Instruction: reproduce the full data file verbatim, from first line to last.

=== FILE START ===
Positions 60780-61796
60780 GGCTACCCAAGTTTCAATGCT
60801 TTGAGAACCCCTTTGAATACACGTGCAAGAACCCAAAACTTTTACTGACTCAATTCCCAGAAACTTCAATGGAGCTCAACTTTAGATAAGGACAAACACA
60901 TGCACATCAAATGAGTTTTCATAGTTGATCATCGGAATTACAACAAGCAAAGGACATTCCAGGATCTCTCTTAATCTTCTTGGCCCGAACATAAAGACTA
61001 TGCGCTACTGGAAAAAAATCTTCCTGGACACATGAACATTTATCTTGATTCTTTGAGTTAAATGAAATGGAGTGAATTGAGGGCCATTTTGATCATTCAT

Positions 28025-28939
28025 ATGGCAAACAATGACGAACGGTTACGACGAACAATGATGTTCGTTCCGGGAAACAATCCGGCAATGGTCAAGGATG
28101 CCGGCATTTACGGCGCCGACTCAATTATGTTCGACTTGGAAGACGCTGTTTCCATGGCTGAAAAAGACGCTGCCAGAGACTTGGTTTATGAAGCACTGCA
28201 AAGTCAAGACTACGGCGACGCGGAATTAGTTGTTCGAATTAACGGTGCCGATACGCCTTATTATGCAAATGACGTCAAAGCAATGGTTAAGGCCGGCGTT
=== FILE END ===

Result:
Positions 60780-61796
60780 GGCTACCCAAGTTTCAATGCT
60801 TTGAGAACCCCTTTGAATACACGTGCAAGAACCCAAAACTTTTACTGACTCAATTCCCAGAAACTTCAATGGAGCTCAACTTTAGATAAGGACAAACACA
60901 TGCACATCAAATGAGTTTTCATAGTTGATCATCGGAATTACAACAAGCAAAGGACATTCCAGGATCTCTCTTAATCTTCTTGGCCCGAACATAAAGACTA
61001 TGCGCTACTGGAAAAAAATCTTCCTGGACACATGAACATTTATCTTGATTCTTTGAGTTAAATGAAATGGAGTGAATTGAGGGCCATTTTGATCATTCAT

Positions 28025-28939
28025 ATGGCAAACAATGACGAACGGTTACGACGAACAATGATGTTCGTTCCGGGAAACAATCCGGCAATGGTCAAGGATG
28101 CCGGCATTTACGGCGCCGACTCAATTATGTTCGACTTGGAAGACGCTGTTTCCATGGCTGAAAAAGACGCTGCCAGAGACTTGGTTTATGAAGCACTGCA
28201 AAGTCAAGACTACGGCGACGCGGAATTAGTTGTTCGAATTAACGGTGCCGATACGCCTTATTATGCAAATGACGTCAAAGCAATGGTTAAGGCCGGCGTT